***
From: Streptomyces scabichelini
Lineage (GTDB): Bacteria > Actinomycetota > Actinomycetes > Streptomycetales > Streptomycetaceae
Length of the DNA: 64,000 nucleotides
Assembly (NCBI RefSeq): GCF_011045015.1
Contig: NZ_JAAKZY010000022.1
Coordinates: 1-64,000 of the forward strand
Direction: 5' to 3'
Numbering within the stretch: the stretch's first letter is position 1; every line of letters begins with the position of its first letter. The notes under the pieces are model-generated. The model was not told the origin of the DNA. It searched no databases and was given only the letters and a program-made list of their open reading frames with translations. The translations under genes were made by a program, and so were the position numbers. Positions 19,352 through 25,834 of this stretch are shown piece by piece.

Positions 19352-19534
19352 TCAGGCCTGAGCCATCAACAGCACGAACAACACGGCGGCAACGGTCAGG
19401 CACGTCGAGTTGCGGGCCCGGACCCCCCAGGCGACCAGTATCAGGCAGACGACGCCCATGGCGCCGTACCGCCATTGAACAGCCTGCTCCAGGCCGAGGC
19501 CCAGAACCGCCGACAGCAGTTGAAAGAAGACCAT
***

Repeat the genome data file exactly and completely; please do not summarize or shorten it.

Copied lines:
From: Streptomyces scabichelini
Lineage (GTDB): Bacteria > Actinomycetota > Actinomycetes > Streptomycetales > Streptomycetaceae
Length of the DNA: 64,000 nucleotides
Assembly (NCBI RefSeq): GCF_011045015.1
Contig: NZ_JAAKZY010000022.1
Coordinates: 1-64,000 of the forward strand
Direction: 5' to 3'
Numbering within the stretch: the stretch's first letter is position 1; every line of letters begins with the position of its first letter. The notes under the pieces are model-generated. The model was not told the origin of the DNA. It searched no databases and was given only the letters and a program-made list of their open reading frames with translations. The translations under genes were made by a program, and so were the position numbers. Positions 19,352 through 25,834 of this stretch are shown piece by piece.

Positions 19352-19534
19352 TCAGGCCTGAGCCATCAACAGCACGAACAACACGGCGGCAACGGTCAGG
19401 CACGTCGAGTTGCGGGCCCGGACCCCCCAGGCGACCAGTATCAGGCAGACGACGCCCATGGCGCCGTACCGCCATTGAACAGCCTGCTCCAGGCCGAGGC
19501 CCAGAACCGCCGACAGCAGTTGAAAGAAGACCAT